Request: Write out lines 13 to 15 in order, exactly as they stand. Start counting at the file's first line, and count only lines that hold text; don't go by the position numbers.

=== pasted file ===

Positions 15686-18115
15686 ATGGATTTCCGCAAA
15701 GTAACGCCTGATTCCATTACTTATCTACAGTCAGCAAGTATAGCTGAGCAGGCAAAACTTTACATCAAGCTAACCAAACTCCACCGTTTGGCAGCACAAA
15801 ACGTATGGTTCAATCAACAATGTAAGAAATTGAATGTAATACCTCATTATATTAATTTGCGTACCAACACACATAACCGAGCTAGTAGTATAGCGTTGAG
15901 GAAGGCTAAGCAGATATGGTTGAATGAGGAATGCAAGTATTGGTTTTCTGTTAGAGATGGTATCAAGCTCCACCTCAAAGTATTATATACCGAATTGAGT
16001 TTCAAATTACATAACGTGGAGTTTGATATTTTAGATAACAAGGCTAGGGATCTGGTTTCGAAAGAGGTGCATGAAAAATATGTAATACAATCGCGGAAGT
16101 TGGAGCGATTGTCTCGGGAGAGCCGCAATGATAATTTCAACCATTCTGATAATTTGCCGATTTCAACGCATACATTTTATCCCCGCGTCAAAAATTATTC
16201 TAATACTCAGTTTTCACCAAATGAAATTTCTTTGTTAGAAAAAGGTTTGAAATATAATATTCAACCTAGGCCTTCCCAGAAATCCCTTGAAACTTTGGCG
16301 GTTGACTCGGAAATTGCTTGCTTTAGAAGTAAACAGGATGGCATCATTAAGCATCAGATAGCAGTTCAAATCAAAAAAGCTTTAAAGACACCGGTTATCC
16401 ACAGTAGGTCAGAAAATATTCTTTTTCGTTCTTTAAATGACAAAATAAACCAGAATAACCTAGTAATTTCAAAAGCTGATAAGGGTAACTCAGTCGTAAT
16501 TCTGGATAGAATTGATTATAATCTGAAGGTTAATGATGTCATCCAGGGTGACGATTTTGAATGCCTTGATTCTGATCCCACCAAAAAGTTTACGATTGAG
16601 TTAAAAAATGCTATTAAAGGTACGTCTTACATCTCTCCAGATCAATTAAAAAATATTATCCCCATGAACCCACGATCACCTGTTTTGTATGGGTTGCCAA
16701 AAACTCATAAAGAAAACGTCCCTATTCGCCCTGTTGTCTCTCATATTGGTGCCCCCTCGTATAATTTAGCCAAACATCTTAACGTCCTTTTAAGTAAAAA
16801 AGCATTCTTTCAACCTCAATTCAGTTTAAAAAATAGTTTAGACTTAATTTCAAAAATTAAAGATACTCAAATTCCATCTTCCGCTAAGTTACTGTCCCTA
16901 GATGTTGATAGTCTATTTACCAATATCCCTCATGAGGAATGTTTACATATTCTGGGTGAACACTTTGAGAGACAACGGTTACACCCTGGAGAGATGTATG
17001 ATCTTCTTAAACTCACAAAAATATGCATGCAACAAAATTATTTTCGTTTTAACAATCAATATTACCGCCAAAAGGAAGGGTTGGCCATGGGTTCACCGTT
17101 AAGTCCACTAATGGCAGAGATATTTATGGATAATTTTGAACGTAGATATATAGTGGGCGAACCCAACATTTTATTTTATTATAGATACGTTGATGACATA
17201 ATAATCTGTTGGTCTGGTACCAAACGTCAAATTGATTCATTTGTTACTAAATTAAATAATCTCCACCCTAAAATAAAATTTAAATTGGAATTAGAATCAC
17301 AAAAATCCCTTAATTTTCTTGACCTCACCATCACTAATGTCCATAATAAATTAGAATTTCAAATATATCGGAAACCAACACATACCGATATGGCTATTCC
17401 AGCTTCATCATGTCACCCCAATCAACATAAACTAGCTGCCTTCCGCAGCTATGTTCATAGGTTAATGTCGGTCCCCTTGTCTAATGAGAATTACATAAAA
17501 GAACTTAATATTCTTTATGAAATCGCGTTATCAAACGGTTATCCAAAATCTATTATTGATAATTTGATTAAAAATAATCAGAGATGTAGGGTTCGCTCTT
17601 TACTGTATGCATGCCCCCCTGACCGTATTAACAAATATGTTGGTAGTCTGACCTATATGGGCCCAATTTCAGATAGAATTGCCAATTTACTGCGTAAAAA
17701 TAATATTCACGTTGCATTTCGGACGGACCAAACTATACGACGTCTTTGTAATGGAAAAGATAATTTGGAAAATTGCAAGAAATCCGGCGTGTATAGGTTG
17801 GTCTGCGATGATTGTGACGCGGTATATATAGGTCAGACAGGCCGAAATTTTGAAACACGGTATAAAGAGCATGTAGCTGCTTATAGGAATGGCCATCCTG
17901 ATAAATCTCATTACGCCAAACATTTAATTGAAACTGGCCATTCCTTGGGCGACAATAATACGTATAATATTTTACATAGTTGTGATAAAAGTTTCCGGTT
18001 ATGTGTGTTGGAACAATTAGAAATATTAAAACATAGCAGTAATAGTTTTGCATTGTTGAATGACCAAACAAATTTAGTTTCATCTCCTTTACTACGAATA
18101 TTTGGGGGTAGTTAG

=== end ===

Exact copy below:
16701 AAACTCATAAAGAAAACGTCCCTATTCGCCCTGTTGTCTCTCATATTGGTGCCCCCTCGTATAATTTAGCCAAACATCTTAACGTCCTTTTAAGTAAAAA
16801 AGCATTCTTTCAACCTCAATTCAGTTTAAAAAATAGTTTAGACTTAATTTCAAAAATTAAAGATACTCAAATTCCATCTTCCGCTAAGTTACTGTCCCTA
16901 GATGTTGATAGTCTATTTACCAATATCCCTCATGAGGAATGTTTACATATTCTGGGTGAACACTTTGAGAGACAACGGTTACACCCTGGAGAGATGTATG